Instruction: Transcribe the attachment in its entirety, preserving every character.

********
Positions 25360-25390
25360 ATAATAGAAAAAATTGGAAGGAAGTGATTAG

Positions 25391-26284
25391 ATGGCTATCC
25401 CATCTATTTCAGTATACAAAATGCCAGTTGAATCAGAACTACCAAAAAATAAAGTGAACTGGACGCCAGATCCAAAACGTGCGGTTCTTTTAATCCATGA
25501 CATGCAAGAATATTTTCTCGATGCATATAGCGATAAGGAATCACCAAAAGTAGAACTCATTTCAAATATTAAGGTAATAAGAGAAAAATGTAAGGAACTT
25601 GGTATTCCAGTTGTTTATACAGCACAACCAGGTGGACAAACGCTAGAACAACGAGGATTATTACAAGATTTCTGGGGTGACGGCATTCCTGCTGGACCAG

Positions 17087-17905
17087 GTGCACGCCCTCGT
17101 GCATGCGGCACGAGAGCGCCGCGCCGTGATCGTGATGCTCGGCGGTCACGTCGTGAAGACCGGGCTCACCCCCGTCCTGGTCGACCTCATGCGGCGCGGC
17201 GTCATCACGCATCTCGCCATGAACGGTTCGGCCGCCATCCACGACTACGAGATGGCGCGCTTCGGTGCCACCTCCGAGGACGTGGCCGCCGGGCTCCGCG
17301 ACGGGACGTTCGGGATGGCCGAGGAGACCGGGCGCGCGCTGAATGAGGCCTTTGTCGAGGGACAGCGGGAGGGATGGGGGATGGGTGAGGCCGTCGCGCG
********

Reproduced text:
Positions 25360-25390
25360 ATAATAGAAAAAATTGGAAGGAAGTGATTAG

Positions 25391-26284
25391 ATGGCTATCC
25401 CATCTATTTCAGTATACAAAATGCCAGTTGAATCAGAACTACCAAAAAATAAAGTGAACTGGACGCCAGATCCAAAACGTGCGGTTCTTTTAATCCATGA
25501 CATGCAAGAATATTTTCTCGATGCATATAGCGATAAGGAATCACCAAAAGTAGAACTCATTTCAAATATTAAGGTAATAAGAGAAAAATGTAAGGAACTT
25601 GGTATTCCAGTTGTTTATACAGCACAACCAGGTGGACAAACGCTAGAACAACGAGGATTATTACAAGATTTCTGGGGTGACGGCATTCCTGCTGGACCAG

Positions 17087-17905
17087 GTGCACGCCCTCGT
17101 GCATGCGGCACGAGAGCGCCGCGCCGTGATCGTGATGCTCGGCGGTCACGTCGTGAAGACCGGGCTCACCCCCGTCCTGGTCGACCTCATGCGGCGCGGC
17201 GTCATCACGCATCTCGCCATGAACGGTTCGGCCGCCATCCACGACTACGAGATGGCGCGCTTCGGTGCCACCTCCGAGGACGTGGCCGCCGGGCTCCGCG
17301 ACGGGACGTTCGGGATGGCCGAGGAGACCGGGCGCGCGCTGAATGAGGCCTTTGTCGAGGGACAGCGGGAGGGATGGGGGATGGGTGAGGCCGTCGCGCG